In August 2020, The William Low Trust announced its commitment to fund a PhD student at the Blizard Institute to help find a cure for medulloblastoma – the most common high-grade brain tumour in children. PhD student Thomas Willott has now joined Professor Silvia Marino's team to help tackle this issue at the Brain Tumour Research Centre of Excellence at the Institute. We catch up with Tom to find out more.
Name: Thomas WillottRole: Postgraduate Research StudentCentre: Genomics and Child Heath; Brain Tumour Research Centre of Excellence
After completing my BSc in Biochemistry (Genetics) and MRes project focused on cancer imaging, I knew I wanted to pursue a PhD project in cancer research encompassing the various cutting-edge genomic and transcriptomic techniques I was introduced to during my undergraduate degree. Having also been fascinated by research into the brain during a summer placement in a lab focused on Alzheimer’s disease, the PhD in Professor Silvia Marino’s lab in the BTR Centre of Excellence at the Blizard Institute greatly appealed to my various interests and previous experience, allowing me to perform exciting research to improve our understanding of cancer and how it can be treated to provide the best outcomes for patients.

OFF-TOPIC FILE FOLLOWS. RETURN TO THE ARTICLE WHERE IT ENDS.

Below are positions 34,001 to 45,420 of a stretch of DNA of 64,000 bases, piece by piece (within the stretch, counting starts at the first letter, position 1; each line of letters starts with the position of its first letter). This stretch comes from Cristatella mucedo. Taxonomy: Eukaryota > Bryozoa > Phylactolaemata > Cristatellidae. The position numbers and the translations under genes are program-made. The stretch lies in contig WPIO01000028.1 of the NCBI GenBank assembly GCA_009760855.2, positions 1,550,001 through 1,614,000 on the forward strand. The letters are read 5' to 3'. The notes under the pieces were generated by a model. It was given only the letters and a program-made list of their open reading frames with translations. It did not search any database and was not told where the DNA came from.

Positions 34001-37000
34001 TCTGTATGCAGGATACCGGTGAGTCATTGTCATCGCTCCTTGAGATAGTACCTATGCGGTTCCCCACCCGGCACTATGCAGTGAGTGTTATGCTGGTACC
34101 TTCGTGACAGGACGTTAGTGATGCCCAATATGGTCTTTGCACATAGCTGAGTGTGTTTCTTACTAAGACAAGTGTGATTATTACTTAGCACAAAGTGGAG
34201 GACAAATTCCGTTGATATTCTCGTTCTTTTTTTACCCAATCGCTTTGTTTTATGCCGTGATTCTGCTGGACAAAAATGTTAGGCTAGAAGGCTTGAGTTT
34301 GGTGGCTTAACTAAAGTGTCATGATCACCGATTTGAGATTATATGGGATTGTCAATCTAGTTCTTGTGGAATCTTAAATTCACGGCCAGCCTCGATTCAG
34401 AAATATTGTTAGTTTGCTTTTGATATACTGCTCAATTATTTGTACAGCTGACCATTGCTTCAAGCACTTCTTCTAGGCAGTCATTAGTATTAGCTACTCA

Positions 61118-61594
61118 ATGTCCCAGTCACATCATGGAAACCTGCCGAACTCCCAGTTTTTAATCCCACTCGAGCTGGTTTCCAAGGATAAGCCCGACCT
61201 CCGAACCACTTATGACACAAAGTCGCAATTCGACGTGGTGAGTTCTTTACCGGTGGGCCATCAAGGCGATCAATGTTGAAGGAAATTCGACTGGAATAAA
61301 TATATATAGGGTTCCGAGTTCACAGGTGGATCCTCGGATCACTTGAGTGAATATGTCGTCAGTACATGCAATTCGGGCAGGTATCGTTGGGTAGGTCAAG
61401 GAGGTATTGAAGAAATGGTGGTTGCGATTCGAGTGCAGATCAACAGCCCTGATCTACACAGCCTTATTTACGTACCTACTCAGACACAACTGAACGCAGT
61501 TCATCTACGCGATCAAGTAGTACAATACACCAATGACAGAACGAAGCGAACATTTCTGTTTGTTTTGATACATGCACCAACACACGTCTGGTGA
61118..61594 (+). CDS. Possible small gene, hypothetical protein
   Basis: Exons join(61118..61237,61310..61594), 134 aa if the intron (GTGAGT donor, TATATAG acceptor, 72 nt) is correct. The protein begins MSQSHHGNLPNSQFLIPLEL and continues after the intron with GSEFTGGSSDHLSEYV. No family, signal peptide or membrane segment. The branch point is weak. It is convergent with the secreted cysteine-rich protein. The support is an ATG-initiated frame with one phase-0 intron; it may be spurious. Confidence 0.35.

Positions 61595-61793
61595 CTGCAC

My PhD focuses on discovering novel therapeutic combinations for paediatric medulloblastoma patients with poor prognosis, where the current standard of care involving chemotherapy can cause severe side effects with lifelong implications. In addition, my project will aim to dissect the epigenetic effects of different treatment combinations in order to understand why patients may develop resistance to treatment leading to disease recurrence.
I’ve just begun investigating new 3D models of medulloblastoma which have the potential to greatly enhance our understanding of the way in which tumours respond to treatment through recapitulating the structure and morphology of the human brain, allowing us to explore additional aspects of drug response and overcoming tumour resistance to improve translation into the clinic.
Outside of the lab, I’m a keen musician and rugby fan, as well as having a passion for food, cooking and most importantly eating.
My favourite place in the world is Hong Kong.